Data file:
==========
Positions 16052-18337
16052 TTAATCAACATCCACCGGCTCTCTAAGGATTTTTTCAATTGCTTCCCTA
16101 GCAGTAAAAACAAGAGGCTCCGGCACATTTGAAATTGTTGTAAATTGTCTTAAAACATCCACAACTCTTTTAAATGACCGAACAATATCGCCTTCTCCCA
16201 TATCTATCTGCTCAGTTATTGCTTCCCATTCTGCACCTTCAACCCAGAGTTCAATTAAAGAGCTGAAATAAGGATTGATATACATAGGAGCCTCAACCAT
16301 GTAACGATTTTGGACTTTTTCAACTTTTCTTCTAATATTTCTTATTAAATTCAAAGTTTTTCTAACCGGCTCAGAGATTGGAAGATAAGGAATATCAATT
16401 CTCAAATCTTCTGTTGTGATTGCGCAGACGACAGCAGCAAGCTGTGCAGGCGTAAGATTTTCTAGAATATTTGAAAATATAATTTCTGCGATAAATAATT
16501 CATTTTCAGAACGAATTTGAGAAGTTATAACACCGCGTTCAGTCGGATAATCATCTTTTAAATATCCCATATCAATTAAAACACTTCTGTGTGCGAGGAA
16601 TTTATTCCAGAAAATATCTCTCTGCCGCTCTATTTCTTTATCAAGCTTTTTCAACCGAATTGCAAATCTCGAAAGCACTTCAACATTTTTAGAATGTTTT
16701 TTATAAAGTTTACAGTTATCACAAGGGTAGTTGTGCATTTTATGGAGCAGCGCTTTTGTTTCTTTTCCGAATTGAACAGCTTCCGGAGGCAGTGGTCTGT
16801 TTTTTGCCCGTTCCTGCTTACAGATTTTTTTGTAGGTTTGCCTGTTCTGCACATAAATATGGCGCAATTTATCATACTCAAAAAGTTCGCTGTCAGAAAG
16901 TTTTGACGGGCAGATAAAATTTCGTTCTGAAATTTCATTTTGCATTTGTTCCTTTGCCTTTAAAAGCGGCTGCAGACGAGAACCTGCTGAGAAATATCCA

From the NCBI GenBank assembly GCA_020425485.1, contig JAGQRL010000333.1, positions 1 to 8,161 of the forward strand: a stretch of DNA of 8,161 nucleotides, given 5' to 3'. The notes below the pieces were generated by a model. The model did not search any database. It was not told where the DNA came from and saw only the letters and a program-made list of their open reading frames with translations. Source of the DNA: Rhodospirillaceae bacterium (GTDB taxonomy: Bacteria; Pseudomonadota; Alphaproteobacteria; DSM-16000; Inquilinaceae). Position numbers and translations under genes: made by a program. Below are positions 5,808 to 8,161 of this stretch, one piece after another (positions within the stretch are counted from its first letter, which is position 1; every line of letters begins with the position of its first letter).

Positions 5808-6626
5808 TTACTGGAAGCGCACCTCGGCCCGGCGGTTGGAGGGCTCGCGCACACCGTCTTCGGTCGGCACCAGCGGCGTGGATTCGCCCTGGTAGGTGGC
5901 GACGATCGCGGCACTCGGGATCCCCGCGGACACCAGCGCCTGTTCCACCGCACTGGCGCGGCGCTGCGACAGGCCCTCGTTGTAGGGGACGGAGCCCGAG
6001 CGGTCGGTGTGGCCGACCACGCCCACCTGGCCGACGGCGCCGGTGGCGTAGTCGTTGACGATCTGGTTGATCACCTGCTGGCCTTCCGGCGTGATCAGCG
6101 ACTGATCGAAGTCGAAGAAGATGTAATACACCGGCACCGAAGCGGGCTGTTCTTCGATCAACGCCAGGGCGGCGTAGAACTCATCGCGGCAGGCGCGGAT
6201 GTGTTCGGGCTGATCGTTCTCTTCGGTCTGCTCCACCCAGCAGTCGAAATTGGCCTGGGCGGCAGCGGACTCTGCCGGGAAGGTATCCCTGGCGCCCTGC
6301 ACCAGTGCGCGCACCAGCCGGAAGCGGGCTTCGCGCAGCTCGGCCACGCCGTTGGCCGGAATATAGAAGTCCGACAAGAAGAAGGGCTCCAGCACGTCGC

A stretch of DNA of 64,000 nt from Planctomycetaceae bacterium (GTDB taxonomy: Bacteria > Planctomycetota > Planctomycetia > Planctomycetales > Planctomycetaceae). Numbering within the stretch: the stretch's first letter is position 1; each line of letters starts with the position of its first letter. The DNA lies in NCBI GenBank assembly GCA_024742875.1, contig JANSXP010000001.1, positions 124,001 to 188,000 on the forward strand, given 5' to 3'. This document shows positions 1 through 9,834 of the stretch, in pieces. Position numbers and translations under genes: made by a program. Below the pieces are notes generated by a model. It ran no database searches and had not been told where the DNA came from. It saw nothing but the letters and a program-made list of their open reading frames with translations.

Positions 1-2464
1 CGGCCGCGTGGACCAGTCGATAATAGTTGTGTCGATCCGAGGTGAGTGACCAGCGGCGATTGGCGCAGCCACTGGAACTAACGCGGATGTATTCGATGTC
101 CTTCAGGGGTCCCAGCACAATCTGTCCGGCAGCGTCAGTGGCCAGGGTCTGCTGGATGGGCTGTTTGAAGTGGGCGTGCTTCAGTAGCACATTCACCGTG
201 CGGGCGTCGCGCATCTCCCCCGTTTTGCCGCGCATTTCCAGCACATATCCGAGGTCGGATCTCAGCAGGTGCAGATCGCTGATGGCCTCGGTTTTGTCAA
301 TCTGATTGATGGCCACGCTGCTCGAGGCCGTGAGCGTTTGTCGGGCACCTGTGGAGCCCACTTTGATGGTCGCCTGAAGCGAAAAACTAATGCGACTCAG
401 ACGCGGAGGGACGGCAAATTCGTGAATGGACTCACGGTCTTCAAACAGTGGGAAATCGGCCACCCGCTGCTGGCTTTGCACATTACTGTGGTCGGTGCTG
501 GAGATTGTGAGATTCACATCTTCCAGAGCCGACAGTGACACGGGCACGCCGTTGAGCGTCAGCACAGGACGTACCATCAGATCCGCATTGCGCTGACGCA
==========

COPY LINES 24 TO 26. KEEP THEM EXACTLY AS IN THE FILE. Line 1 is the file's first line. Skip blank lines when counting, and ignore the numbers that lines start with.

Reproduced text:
201 CGGGCGTCGCGCATCTCCCCCGTTTTGCCGCGCATTTCCAGCACATATCCGAGGTCGGATCTCAGCAGGTGCAGATCGCTGATGGCCTCGGTTTTGTCAA
301 TCTGATTGATGGCCACGCTGCTCGAGGCCGTGAGCGTTTGTCGGGCACCTGTGGAGCCCACTTTGATGGTCGCCTGAAGCGAAAAACTAATGCGACTCAG
401 ACGCGGAGGGACGGCAAATTCGTGAATGGACTCACGGTCTTCAAACAGTGGGAAATCGGCCACCCGCTGCTGGCTTTGCACATTACTGTGGTCGGTGCTG